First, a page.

And the river bank talks
Of the waters of March
It’s the promise of life
It’s the joy in your heart
– “Waters of March,” by Sergio Mendes
There is always a moment when I push off from shore on the first river trip of the year that I pause to consider the fact I am afloat again. It’s a unique state of being, suspended above the ground by water, this magical liquid of life.
I felt that yesterday when I launched my kayak for a first foray of spring. There was the feeling of being held, like flying without leaving the surface of the Earth.
The river can be as menacing as it is nurturing. Today the water is flat, unruffled by any breeze, yet it rushes south, the current urgent with spring energy. Like birds looking for a nest, it has somewhere to go.
I too am pulled forward, eager to see what the St. Croix has to say after another winter. I first paddle straight across it, about 150 yards, sideways to the powerful push of some 4.5 million gallons of water per minute.
It feels good to pull the paddle through the water, quickly putting Minnesota behind me.
In the days before this outing, the governors of my state and Wisconsin announced extraordinary steps to slow down the spread of coronavirus. My family has been essentially isolated for more than two weeks now, with more to come. Our hospitals will soon fill up.
So I seek the river. The land is gray but the sky and water are blue. The buds on the silver maples of the floodplain are ready to bust. There is no one near me except ducks and geese, the air is pure and the water is clean. An expanse of forest and water is between me and any novel coronavirus.
In this time of closures and social distancing, self-quarantine, and isolation, America’s public lands have suddenly become important in a new way. They are safe places.
With millions off work or working from home, and kids out of school, the parks have been packed. Any day of the week, trailheads are crowded with cars. Where last spring, a nice day on the weekend might draw a crowd, this sunny Thursday would see a nearly full parking lot at William O’Brien State Park.
Like toilet paper and baking yeast, ventilators and N95 masks, open spaces are in high demand right now. But don’t hoard the river. Keep your distance and explore new areas if your usual places are busy. Just look at a map and you’ll find a lot.
Once I get across the main channel, I slip past a point and into a meandering side channel. Here the current is half-strength, the banks always nearby. I relax my paddling and start drifting down the twisting ribbon of water. The backwaters without significant current are still locked in soft ice, but everything else is open.
From above, you would see my path marked by the steadily progressing explosion of mallards from where they sit silently among the flooded islands. As soon as one flock flies off, all gray and white and quacking, I get too close to another roost. Then they too burst from among the trees and climb toward the sky.
It’s mostly mallards today, with a few keening, crying wood ducks mixed in. Red-winged blackbirds call from a few cattail stands, while sandhill cranes croak high in the sky. It’s still too early for the big waves of migration, so I’m disproportionately excited when I see my first song sparrow of the season. There are also some mergansers, and always, Canada geese. The only songbirds are robins and chickadees, constant companions.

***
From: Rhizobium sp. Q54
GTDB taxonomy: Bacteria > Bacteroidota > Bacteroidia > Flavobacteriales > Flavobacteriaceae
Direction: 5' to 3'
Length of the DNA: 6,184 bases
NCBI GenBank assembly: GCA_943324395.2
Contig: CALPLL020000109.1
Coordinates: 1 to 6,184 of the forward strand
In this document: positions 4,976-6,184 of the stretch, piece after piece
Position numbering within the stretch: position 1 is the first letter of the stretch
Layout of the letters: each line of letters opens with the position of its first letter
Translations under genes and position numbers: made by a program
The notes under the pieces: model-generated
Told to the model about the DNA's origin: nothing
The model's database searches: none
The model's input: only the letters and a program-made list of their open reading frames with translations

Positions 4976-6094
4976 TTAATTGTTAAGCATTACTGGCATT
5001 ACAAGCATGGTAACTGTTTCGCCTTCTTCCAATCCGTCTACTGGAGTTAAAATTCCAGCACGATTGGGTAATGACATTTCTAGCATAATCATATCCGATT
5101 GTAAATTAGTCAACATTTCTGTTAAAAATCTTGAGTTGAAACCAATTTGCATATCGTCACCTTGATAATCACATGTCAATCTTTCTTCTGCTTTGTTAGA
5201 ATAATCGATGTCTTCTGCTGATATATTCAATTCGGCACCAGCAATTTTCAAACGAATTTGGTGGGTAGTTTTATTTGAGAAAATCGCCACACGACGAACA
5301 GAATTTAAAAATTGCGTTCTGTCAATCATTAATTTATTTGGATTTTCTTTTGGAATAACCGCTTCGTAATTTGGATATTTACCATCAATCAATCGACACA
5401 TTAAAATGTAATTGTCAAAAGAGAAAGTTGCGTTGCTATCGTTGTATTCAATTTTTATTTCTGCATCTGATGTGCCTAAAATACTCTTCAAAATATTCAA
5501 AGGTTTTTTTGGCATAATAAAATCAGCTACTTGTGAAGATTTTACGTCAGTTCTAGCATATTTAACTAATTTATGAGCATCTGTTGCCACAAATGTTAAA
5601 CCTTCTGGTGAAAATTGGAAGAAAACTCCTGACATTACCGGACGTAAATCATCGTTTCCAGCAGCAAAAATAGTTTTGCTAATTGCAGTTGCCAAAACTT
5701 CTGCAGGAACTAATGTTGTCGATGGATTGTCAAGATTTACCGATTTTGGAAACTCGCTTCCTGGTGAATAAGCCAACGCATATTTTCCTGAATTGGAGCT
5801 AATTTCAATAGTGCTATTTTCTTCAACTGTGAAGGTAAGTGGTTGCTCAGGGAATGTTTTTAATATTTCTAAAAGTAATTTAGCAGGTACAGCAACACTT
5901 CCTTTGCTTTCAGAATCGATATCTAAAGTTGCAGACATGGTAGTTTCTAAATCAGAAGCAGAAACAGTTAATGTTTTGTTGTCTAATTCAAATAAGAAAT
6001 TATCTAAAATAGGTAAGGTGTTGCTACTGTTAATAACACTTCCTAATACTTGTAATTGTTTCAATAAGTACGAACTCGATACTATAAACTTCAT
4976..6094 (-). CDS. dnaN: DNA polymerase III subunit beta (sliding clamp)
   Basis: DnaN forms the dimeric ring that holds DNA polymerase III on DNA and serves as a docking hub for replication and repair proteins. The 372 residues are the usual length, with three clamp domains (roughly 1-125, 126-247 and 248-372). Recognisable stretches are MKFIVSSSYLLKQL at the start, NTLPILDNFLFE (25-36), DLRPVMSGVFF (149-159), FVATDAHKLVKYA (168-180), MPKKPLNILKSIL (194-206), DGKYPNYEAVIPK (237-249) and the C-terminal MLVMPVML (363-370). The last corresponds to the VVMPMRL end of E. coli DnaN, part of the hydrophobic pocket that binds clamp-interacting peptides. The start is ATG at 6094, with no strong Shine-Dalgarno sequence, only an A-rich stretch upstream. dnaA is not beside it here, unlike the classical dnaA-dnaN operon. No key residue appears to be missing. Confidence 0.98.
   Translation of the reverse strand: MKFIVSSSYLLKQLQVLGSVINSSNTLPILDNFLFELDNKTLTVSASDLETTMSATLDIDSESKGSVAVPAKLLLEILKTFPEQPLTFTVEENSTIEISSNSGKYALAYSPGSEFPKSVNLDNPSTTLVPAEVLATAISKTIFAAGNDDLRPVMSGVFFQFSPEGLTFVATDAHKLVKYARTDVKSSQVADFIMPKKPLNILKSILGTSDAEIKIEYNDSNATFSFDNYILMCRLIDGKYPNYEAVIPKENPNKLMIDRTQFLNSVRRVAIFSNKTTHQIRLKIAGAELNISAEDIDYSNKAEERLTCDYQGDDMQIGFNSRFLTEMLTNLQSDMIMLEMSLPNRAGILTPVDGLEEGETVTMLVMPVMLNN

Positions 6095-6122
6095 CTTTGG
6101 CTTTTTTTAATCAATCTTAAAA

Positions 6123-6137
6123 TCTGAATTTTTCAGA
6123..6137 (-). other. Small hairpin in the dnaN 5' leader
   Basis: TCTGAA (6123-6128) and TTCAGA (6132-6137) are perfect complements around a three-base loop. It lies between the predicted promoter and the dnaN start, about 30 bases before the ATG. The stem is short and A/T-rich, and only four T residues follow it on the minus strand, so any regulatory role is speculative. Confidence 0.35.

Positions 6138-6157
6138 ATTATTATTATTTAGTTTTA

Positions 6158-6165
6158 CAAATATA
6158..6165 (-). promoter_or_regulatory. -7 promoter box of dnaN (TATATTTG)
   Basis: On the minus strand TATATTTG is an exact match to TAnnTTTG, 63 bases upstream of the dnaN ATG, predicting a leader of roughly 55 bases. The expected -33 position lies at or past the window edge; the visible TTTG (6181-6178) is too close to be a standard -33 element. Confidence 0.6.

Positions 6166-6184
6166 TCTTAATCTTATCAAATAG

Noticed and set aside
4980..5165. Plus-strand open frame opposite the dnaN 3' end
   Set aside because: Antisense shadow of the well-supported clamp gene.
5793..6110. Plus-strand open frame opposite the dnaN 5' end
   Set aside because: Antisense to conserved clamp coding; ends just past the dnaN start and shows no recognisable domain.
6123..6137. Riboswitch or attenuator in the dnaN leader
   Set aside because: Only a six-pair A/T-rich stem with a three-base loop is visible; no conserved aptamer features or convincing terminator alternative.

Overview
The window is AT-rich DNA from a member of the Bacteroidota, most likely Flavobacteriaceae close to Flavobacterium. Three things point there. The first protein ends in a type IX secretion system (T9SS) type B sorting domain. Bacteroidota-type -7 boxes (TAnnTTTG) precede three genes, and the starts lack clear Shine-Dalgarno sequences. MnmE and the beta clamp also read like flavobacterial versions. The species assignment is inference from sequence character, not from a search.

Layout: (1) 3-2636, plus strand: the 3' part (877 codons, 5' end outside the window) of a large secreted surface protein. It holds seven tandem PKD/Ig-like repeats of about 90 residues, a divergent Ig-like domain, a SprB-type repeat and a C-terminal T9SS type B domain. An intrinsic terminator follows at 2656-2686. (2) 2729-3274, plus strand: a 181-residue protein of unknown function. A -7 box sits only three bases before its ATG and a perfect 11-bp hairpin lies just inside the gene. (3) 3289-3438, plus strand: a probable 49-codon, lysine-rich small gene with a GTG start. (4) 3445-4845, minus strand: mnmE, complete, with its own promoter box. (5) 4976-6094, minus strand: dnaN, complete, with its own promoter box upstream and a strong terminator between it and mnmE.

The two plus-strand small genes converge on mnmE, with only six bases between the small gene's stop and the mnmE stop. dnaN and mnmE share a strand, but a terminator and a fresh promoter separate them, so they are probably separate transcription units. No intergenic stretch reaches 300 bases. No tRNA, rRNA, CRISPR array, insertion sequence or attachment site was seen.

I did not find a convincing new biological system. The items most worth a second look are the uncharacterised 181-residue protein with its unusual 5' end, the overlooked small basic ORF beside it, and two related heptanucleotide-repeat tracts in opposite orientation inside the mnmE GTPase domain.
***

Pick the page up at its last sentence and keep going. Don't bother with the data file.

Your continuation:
The ducks lead the charge. They are pulled north to nesting grounds as urgently as the river and I hurtle south toward the sea.
It’s good to be lost in this wild land for a while. One of the biggest benefits to spending time in nature is how it can pull all your attention toward its wonders and beauty. Looking for birds, navigating past fallen trees, admiring the world about to burst into bloom — it all occupies my brain enough that I don’t think much about this unprecedented pandemic that has affected almost every aspect of my life.
Not only are the parks some of the few places where people can go in these infectious times, they offer a special kind of solace.
These refuges that humans have set aside for plants and animals are really refuges for us. The natural world is normal right now, perhaps the only “normal” that persists. The spring cycles of melting snow and migrating birds, budding trees and continue unabated,
There is no wind, little other sound except the waterfowl. Occasionally I can hear a spring creek splashing down the banks. When my ears are not full of the sound of quacking ducks, all is silent.
Then the sky is full of swirling flocks again, climbing above the trees and turning north, straining forward as the sun warms the world. It’s dizzying to be in a small boat among this energy.
Spring can be a real rush sometimes. There is always the element of surprise, with change happening so rapidly you never know what you’ll see. Ducks bursting from the water is a small joy.
I am near a high bank when I notice movement, and see a beaver slip off the shore and start swimming. Its wet fur looks golden, maybe it’s just the sunlight. I reach for my camera and the creature slips under the water — no tail slap, just retreat. Later, I am walking past a small pond mostly covered in ice, but with a ring of open water at the edge, when I hear a small splash. I look down and see a frog in the water, having just left the sunny grasses, and it swims back under the ice in slow motion, sluggish in the cold.
Like the birds, beaver, and frog, the water is also shelter for people. I head home to my own home, restored by a respite on the river.
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